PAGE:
Love After Love deserves a larger audience than such a small film will probably find.
An angry yet quiet exploration of the consequences of grief, Russell Harbaugh’s directorial debut, Love After Love, deserves a larger audience than such a small film will probably find. While hardly a beam of sunshine, Love After Love is vital in a way that few dramas about death and its aftermath are. Much of this is due to an exceptional performance from Andie MacDowell. She’s even more appealing now than she was nearly 30 years ago in Sex, Lies, and Videotape and the quality of her performance raises questions as to why we see more of such a talented actress in commercials lately than we do in feature films.
Love After Love’s title is a bit of misnomer, as it seems to suggest that the filmgoer is going to experience a redemptive love story. Instead, the film follows Suzanne (MacDowell) and her two sons Nicholas (Chris O’Dowd) and Chris (James Adomian) as they deal with the painful, wrenching death of a husband and father. Too often, films fetishize death, inviting viewers to revel in tragedy, to get a cathartic cry out of the way and move on, glad that what happens onscreen isn’t happening to them. Love After Love’s ambitions are more textured, and after taking us through the initial tragedy, the film pushes forward into following the aftermath for each of the three main characters.
For Suzanne, moving on means making a go at love again, as both a way of fighting off loneliness and also to discover parts of herself that may have gone missing or been malnourished during her long marriage. For Nicholas, it means sabotaging his own marriage to Rebecca (Juliet Rylance) and then shooting bullets of bitter, toxic masculine insecurity at everyone who comes within range. And for Chris, the death sends him into a spiral of self-destruction that at first seems even worse than Nicholas’, only to take an unexpected turn that provides Love After Love with a glimmer of hope and also some much-needed comic relief.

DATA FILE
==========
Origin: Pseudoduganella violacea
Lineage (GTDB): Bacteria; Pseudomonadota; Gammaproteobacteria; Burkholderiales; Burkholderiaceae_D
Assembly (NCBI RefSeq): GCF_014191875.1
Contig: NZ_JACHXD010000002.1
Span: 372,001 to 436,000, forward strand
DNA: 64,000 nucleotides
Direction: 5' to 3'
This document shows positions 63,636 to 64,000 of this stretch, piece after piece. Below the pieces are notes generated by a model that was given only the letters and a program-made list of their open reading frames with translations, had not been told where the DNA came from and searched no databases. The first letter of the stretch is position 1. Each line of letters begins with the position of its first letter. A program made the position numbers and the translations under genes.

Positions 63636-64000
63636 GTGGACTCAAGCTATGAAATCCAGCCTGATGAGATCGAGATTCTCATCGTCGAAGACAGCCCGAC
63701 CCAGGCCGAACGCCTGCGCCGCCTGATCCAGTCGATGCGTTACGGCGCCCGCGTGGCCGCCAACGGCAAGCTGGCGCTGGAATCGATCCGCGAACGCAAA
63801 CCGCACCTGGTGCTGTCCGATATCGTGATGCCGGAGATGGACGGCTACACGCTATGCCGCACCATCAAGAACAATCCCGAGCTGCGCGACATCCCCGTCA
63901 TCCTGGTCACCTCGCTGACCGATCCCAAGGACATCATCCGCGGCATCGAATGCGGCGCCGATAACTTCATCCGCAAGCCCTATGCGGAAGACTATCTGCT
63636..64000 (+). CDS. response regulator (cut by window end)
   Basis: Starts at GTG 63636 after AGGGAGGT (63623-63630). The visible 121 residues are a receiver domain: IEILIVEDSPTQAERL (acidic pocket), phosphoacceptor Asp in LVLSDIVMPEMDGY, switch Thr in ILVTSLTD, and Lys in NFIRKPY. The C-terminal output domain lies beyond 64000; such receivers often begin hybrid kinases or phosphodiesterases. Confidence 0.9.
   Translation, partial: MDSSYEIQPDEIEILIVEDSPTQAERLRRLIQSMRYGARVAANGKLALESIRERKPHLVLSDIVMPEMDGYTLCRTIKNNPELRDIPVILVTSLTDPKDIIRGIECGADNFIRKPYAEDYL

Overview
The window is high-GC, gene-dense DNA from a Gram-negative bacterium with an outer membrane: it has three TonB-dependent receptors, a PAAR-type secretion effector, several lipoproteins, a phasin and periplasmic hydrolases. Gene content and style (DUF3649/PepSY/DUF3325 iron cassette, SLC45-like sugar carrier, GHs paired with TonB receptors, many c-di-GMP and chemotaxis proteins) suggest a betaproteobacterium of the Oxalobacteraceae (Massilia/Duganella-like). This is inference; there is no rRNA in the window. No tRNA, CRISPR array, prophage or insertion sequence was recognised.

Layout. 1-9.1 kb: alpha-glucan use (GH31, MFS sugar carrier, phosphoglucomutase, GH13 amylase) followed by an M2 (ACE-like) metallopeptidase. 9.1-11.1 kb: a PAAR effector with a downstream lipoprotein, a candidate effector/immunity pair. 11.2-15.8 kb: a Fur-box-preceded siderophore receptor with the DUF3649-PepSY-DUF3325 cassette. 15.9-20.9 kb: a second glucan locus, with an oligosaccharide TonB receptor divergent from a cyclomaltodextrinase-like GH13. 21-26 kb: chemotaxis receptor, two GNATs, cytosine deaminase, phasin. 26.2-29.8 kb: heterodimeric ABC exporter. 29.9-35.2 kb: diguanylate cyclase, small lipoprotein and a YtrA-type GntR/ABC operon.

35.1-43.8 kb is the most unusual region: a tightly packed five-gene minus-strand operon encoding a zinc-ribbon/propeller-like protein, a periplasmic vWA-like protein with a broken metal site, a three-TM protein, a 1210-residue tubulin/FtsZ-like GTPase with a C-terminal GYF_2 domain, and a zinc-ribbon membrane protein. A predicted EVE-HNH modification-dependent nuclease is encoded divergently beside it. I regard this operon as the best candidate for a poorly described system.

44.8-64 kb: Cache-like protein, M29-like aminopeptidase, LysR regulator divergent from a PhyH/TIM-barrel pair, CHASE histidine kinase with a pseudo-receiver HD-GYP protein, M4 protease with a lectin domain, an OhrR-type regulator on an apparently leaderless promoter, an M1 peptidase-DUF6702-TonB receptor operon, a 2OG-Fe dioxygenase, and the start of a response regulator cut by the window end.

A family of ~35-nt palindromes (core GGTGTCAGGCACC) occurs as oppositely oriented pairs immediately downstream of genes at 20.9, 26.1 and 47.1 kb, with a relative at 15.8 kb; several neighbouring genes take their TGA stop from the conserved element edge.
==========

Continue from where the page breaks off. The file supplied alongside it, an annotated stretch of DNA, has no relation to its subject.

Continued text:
Harbaugh, who co-wrote the film with Eric Mendelsohn, apparently based the story off his own family, which makes his avoidance of the maudlin and sentimental all the more admirable. All of the characters, and particularly the three leads, feel incredibly real and that realness comes from a combination of recognizable emotion and unexpected action. Suzanne, Nicholas and Chris make mistakes, act out and occasionally make very little sense. Cinematographer Chris Teague gives Love After Love a timeless, somehow-nostalgic look that perfectly fits the theme.
Occasionally, Love After Love feels like a collection of related vignettes rather than a comprehensive whole, which keeps the viewer at a distance. The often-frustrating characters are occasionally kept too far away from us, making them even more difficult to understand. This particularly applies to O’Dowd’s Nicholas, who is so bitter that there really needed to be more opportunities to get close to him.
Love After Love is perhaps most satisfying as an opportunity to appreciate MacDowell, who brings vulnerability, strength, sexiness, sadness, hope and horror to the screen with incredible dexterity, even as her face changes only a millimeter at a time. Her Suzanne is so fulfilling to watch because she’s real, taking us through our own hopes and fears while still carrying out a life that is appealingly human in its messiness.